Prayerscapes is presented by the Order of Ministry of the Christian Church in WV and the Christian Church in PA.  It is made possible for your free use because of your faithful support of Disciples Mission Fund,  for which we all give thanks.

Read Matthew 17:1-9

I’m not a fan of secrets, except maybe keeping a gift secret, because I really enjoy seeing someone’s surprise when the gift is opened.  Too often secrets are used as a way to exclude – to say “we’re in and you’re not.” Christianity isn’t like that.  Christianity is about inclusion, community, sharing and inviting – not about exclusion and secrets.  Which makes today’s scripture story seem kind of odd to me.

After the Transfiguration, Jesus says to Peter, James and John, “Don’t tell anybody.”  Too often we act as if Jesus has told us, “Don’t tell anybody.”  How silent we are about our faith?  When’s the last time you shared your faith with someone, or told someone about Jesus, or spoke about God’s unconditional, ever-lasting, completely overwhelming love?  Have you told anyone lately about your faith, about God, about Jesus?

It’s no longer a secret.  The resurrection has taken place.  Jesus lives.  The story is complete.  Well, not quite complete.  When Jesus appeared to his disciples after his resurrection, he gave them, and us, this instruction, “Go and make disciples of all nations, teaching them all I have taught you” (Matt 28:19).  No more secrets.  Tell everybody!  Tell everybody!

Lord, open our mouths to share your love story.

Jamie Gump

Madison Avenue Christian Church, Huntington, WV

Advertisements

Thursday, Dec. 1         Read Luke 1:5-25

from Jamie Gump, Madison Avenue Christian Church, Huntington, WV:

Zechariah.  Life-long believer, probably even on the cradle roll of his synagogue.  Forever in service to the Lord, faithfully obedient the Law.  Now a priest.  And he doesn’t believe in answered prayer.  Well, that may be a bit harsh.  An angel (he’s not sure) appears to him and says that his prayer has been heard.  “What prayer?” he wonders.  “You and your wife will have a child.”  And he thought, “As old as I am, I quit praying that prayer long ago.”  The angel talks of their coming child who will be great in the sight of the Lord.  Zechariah isn’t buying it.  So the angel says that he will not be able to speak until it comes true.  It does.  And Zechariah’s first words are words of praise (v64).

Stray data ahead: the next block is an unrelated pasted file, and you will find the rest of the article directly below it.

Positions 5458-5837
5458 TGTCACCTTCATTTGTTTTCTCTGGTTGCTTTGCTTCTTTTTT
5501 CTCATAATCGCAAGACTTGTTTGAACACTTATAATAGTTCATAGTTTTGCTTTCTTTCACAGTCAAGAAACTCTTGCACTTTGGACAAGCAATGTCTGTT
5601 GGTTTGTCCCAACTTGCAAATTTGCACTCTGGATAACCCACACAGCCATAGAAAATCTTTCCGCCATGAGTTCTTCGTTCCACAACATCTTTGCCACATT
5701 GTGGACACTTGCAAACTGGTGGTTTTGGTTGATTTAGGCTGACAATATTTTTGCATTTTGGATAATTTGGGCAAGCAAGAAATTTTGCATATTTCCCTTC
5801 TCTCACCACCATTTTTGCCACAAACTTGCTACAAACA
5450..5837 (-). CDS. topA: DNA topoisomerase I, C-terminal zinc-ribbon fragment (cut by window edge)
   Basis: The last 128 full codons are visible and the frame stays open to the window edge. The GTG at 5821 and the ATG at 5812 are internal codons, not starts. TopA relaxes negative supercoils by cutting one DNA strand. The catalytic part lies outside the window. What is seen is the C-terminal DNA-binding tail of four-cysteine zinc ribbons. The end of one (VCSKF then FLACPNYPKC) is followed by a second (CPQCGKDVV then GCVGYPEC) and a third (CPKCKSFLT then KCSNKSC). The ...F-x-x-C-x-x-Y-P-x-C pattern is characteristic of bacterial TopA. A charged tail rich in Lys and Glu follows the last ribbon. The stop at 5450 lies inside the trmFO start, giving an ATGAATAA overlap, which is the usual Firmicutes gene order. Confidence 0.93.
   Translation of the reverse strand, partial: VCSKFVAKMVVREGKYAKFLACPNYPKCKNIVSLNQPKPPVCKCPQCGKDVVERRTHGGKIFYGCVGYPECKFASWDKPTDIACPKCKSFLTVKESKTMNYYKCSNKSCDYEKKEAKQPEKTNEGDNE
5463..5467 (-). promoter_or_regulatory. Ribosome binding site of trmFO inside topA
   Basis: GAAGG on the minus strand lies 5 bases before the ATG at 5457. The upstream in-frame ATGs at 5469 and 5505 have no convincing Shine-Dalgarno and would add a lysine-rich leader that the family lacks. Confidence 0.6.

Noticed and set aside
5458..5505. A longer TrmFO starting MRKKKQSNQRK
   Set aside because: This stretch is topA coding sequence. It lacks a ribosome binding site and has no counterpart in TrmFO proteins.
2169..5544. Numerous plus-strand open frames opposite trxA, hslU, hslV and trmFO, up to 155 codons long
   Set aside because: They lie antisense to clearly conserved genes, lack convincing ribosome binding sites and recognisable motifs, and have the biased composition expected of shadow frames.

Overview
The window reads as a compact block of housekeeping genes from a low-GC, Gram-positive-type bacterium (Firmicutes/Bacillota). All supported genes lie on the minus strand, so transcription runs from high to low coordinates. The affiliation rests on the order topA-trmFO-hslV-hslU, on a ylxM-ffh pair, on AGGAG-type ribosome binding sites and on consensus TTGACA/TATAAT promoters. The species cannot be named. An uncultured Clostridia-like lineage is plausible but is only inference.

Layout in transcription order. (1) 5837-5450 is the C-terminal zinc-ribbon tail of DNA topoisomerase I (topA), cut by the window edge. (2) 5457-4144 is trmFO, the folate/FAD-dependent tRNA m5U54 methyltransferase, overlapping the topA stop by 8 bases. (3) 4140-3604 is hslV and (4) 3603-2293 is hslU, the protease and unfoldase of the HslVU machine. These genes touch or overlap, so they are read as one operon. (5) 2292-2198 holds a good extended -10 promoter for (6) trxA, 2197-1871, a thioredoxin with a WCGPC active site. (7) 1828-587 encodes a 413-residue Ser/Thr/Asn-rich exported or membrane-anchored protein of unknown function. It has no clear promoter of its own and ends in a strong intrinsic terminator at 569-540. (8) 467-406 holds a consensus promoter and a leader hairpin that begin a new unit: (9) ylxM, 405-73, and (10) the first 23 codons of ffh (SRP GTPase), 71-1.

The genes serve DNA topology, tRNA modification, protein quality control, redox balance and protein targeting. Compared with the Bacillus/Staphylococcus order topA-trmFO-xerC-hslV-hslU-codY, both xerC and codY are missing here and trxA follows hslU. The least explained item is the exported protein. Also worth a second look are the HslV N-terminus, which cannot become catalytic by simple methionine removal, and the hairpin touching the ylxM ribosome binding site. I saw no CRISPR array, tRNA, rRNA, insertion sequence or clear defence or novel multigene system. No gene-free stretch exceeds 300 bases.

So, what does it take to believe in answered prayer?  Why pray if we don’t believe that it could be answered?  What about all our long-unanswered prayers?  Would we be able to handle them being answered now?  How long are we willing to wait for an answer?  How do we respond to answered prayer?  How do we know when an angel is talking to us?  Lots of faith questions from an often quickly-scanned passage on the periphery of the Christmas story.

Lord, we believe.  Help our unbelief.  Amen.

Read 2 Corinthians 5:16-21

from Jamie Gump, Huntington Madison Avenue Christian Church

Re-created (made new), reconciled (reconnected), forgiven (not judged by our wrongs), trusted (given responsibility), made ambassadors (representatives of Christ) – Wow!  Such an expanded description in such a short passage.  A description of us – of you, me, all of us.  Can we accept this portrayal of who we are?  Who we are called to be? Can we accept the gifts of pure renewal, holy connection, and loving mercy?  I hope and pray we can.  And can we, will we, accept the call from God that we be reliable emissaries of the Good News who bring people together with one another and help connect them with God through Jesus Christ?  It is my hope and prayer that we will.  The gifts and the calling go together.  The gifts necessary to fulfill our calling.  The calling our thanksgiving for the gifts.

Lord, help us to accept both the gifts and the challenge

from the One who has the plan for this world.

Read Galatians 3:23—4:7

from Rev. Jamie Gump, Madison Avenue Christian Church, Huntington